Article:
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“As a first-time attendee, the energy and enthusiasm at Children’s Institute were inspiring!” French said. “I loved everything from the keynote presentations to the author reception to meeting booksellers and authors. This was the perfect place to let booksellers know about Binc and how the Foundation can help out when life doesn’t go as planned.”

The event was a sink-or-swim test for new Communication Coordinator Adam Gac, who was promptly overwhelmed by the incredible positivity of the children’s book industry professionals.

“Everyone was so excited to be there and to grow together. Even though I’m still new to the job, long-time Binc supporters and former grant recipients made me feel like I was part of the family,” Gac said.

Why don’t you apply?

Tim Smith, General Manager of Schuler Books, stopped by the Binc offices to meet with (from left) Kathy, Pam and Kit.

Tim Smith, General Manager of Schuler Books, stopped by the Binc offices to meet with (from left) Kathy, Pam and Kit. Binc is always willing to meet with booksellers, store owners and other book industry representatives to discuss our programming.

A letter to Booksellers,

Some of the results from our recent bookseller survey both surprised and saddened us. While 31% of you said you had been in a position of needing emergency assistance in the past two years, only 7.6% of you applied to Binc for help. Our goal has always been to have every bookseller in need look to Binc for assistance. We want you all to Think Binc first when you need help. We know we have a long way to go to reach that goal, and only when each and every booksellers reaches out to Binc first will we have succeeded. To help reach that goal, we need to clear up some common misconceptions about the Foundation.

Here are the reasons booksellers gave for not applying to Binc, and why those reasons shouldn’t deter you.

“I wasn’t aware Binc existed.”
We are working hard to reach each and every bookseller across the country. With the help of the ABA, the regional bookseller associations, Ingram, edelweiss, Shelf Awareness, Publishers Weekly, industry leaders, bookstore owners & managers and booksellers, we have made great strides. But clearly we have farther to go. You can help as well; when you visit bookstores be sure to tell the bookstore employees about Binc. Remind them to ThinkBinc!

“I didn’t think I’d qualify.”
We want every bookseller with a need to call us. Often when a you think you won’t qualify, you do. Give us a chance to talk about your challenge and see how Binc can help. We can’t always give a financial grant, but we promise to not leave you without resources to help you through your situation.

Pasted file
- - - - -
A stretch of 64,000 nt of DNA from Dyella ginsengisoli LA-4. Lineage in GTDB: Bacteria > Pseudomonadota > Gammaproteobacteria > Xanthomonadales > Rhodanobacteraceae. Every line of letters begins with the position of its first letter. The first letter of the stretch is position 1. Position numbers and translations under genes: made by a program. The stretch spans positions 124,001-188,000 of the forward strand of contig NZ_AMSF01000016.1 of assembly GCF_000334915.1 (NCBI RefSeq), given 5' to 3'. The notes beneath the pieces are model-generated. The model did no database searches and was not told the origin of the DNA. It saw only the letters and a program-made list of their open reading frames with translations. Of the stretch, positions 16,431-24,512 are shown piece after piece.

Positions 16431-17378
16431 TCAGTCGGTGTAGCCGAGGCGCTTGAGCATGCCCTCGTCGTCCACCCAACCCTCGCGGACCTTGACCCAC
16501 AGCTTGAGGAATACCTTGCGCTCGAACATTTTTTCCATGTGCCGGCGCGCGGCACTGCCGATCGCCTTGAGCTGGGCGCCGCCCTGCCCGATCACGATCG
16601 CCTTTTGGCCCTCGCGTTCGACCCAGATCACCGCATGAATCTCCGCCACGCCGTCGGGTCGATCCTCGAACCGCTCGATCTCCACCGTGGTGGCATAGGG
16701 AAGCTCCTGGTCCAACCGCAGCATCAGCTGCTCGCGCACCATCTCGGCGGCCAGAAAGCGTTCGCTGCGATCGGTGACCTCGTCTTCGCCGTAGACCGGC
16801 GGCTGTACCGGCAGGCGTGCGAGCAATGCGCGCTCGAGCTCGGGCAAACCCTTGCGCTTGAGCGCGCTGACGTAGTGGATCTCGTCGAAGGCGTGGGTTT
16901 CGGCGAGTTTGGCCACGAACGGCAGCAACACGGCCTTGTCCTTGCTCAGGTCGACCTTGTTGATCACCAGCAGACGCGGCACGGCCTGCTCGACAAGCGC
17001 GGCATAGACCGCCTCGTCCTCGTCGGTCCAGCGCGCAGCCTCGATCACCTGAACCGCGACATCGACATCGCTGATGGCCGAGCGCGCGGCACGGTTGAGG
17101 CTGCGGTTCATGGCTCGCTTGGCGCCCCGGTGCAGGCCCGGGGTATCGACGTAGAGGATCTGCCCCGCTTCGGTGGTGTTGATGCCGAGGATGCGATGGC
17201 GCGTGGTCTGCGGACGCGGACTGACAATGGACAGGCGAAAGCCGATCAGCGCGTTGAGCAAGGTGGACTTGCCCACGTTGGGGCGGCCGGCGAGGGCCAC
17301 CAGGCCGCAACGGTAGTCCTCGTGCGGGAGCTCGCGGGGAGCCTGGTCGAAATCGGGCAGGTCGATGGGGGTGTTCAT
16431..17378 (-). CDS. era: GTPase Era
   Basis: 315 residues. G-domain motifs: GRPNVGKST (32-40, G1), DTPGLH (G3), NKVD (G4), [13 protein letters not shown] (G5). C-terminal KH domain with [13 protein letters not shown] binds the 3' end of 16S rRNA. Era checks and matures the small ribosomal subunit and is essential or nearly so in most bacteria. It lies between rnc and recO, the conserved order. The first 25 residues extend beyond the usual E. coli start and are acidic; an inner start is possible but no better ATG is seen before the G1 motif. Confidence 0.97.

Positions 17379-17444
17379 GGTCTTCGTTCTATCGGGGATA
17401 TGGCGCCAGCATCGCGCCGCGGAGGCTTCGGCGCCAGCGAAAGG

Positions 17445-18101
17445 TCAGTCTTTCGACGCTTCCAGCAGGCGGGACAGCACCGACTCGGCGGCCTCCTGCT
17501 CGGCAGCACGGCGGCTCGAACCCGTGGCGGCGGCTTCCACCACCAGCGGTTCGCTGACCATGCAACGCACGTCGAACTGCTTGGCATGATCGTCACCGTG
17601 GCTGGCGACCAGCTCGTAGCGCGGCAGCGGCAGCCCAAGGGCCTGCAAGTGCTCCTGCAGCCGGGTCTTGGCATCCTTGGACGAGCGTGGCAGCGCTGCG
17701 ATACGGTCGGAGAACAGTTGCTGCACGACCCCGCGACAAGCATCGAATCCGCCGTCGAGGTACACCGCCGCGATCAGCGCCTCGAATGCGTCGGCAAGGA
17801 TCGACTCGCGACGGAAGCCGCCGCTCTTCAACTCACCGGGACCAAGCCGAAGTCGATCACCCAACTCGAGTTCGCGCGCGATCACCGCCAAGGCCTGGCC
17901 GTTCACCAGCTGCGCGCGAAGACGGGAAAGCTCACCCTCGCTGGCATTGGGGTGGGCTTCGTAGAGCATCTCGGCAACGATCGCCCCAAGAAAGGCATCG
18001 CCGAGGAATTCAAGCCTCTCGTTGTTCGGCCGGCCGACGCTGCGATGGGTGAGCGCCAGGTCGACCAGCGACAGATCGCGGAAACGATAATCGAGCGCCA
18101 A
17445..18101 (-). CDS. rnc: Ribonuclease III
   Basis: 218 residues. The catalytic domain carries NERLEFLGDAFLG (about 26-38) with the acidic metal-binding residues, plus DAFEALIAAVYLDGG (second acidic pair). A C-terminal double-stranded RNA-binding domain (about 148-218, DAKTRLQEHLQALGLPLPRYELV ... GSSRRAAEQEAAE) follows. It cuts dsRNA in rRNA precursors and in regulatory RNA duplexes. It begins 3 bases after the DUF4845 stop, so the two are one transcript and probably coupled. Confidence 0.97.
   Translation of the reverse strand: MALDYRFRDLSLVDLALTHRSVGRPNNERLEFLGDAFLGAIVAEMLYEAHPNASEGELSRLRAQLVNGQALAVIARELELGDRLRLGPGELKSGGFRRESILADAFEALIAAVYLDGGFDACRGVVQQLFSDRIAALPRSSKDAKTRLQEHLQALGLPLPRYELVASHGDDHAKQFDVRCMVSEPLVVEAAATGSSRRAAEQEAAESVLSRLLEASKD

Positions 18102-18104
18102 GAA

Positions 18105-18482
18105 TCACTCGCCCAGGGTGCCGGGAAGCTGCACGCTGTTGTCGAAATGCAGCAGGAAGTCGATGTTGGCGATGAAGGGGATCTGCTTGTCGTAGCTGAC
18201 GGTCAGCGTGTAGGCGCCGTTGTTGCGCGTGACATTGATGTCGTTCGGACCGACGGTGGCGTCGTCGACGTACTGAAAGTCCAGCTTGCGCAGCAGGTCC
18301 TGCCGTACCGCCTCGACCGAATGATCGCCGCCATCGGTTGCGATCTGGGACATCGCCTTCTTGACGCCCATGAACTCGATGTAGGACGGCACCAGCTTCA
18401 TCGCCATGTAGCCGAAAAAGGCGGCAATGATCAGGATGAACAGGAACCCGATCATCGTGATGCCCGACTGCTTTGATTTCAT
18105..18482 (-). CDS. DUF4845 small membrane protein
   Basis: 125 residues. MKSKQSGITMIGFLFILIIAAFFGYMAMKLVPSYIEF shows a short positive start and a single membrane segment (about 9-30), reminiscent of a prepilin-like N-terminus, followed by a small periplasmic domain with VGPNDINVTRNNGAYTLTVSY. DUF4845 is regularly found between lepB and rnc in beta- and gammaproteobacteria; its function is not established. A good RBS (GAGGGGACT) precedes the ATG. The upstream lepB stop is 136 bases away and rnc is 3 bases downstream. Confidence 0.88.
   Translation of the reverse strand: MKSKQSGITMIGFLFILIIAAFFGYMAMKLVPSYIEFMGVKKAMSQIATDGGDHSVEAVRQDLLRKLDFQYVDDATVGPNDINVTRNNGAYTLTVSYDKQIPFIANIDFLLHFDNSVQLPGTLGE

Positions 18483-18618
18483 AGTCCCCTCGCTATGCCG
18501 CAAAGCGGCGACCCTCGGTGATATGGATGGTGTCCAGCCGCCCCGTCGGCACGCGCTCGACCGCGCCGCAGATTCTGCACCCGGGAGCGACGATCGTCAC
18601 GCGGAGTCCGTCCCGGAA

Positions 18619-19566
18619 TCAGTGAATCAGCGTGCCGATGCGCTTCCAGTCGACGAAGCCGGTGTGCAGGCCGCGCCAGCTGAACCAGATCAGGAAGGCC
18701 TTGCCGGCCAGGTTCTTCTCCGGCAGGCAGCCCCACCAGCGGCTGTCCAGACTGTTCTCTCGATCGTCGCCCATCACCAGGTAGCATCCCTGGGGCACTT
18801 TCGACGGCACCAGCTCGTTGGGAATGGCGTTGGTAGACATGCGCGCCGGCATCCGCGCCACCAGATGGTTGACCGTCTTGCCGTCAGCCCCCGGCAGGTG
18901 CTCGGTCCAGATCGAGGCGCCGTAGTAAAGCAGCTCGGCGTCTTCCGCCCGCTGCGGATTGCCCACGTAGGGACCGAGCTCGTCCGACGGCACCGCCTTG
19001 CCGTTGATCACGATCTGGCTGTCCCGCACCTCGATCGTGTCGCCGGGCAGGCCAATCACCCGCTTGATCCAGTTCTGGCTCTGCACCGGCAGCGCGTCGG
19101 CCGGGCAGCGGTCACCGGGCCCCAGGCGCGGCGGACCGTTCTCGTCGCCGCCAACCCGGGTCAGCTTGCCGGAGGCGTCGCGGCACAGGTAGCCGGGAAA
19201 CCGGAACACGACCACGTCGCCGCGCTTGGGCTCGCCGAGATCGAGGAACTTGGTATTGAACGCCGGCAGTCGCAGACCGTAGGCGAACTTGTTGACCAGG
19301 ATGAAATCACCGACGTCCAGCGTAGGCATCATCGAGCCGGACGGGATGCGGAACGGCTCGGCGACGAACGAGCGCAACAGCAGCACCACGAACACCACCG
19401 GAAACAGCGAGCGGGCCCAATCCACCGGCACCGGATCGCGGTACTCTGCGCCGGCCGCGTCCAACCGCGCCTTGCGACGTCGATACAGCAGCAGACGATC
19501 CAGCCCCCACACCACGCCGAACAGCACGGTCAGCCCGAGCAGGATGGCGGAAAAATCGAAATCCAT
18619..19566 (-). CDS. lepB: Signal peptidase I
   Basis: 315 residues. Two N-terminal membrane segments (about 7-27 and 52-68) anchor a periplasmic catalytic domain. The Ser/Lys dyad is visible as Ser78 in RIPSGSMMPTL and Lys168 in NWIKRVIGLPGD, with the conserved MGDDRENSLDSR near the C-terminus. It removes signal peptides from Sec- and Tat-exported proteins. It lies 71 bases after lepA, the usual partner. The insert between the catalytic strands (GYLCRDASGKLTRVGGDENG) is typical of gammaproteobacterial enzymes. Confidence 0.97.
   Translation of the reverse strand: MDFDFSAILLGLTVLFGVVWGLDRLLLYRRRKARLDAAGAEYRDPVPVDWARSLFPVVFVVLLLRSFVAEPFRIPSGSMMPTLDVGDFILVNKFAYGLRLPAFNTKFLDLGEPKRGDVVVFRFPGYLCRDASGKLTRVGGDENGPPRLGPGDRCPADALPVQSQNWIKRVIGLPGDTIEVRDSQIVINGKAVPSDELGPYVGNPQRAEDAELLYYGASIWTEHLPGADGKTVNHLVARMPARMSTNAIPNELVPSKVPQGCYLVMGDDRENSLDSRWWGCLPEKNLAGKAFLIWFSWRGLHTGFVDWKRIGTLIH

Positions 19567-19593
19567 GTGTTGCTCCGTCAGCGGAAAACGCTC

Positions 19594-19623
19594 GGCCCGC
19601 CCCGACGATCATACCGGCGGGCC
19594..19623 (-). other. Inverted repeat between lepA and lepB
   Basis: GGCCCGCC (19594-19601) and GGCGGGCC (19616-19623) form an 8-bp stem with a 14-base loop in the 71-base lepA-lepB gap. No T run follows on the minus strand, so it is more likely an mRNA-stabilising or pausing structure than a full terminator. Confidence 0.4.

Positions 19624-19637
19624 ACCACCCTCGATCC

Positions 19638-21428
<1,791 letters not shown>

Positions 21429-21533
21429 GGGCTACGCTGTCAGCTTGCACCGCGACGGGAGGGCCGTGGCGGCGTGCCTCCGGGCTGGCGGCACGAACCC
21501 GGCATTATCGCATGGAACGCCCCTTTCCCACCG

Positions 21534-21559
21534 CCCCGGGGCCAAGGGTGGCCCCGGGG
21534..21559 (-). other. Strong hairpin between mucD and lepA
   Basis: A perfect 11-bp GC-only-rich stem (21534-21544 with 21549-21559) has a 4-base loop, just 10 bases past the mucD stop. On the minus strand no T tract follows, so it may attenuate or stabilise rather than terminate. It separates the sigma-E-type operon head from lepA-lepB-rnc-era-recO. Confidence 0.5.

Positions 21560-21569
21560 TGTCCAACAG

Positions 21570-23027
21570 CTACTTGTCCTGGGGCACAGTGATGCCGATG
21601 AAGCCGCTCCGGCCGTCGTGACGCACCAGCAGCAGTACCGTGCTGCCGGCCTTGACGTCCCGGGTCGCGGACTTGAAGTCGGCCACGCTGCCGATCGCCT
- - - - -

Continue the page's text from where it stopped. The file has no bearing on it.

“I was afraid others would find out.”
We pride ourselves on confidential and compassionate service. You can call Binc toll free at 866-733-9064 or email us at help@bincfoundation.org, apply, receive assistance and no one outside Binc will ever know. We never reveal the names of any of our grant recipients without their full and enthusiastic approval.

“I was too embarrassed to ask for assistance.”
Binc isn’t here to judge, we are here to help. Needing a helping hand shouldn’t be embarrassing, we all need a little help now and then. Binc wants to help at the first sign of the hardship, saving you months of potential stress over how to pay your bills.

“It seemed like too much paperwork.”
We try to simplify the application process, asking for only the documents we are legally required to collect. We have streamlined our application as much as possible. We want the process to be easy and not to create more stress for you.

“The whole process was confusing.”
We know that the stress of a financial hardship can be overwhelming. Call us and we can walk you through the steps to apply. Don’t let temporary confusion lead to an overwhelming debt burden in the future.

“I figured there was somebody else who might have a bigger need.”
If you are having trouble paying your bills, then there is no one with a bigger need. We are constantly working to raise funds from industry supporters to make sure that there will always be enough money to cover bookseller’s needs, big or small. Also, we know that helping someone with a small need today can prevent it from turning into a larger need down the road.

“I’m a bookstore owner, not an employee.”
If you make your living from the bookstore, whether owner or employee, then you are eligible. Owners can have needs that are just as great as their employees. Often, helping an owner overcome personal financial hardships is what allows the bookstore to remain open, and therefore keeping other bookselling jobs.

“My bookstore closed, so I wasn’t eligible.”
Binc can now help employees who qualify for up to 12 months after the closing of the bookstore.

“I received enough support through other channels.”
OK, this may be the only answer that is acceptable. But for those who don’t have other alternatives, ThinkBinc!

If this letter has any effect, we hope it is to encourage you and your fellow booksellers to call us. We only exist to help booksellers through whatever life throws at you. Whether we help by paying your bills, provide you with additional resources in your area, help you mediate medical bills, or combination of all three, we promise to do all we can to help you get through the difficulty you are facing.

Remember, there is a 100% chance we won’t help if you don’t contact us!

Sincerely,

The Binc Team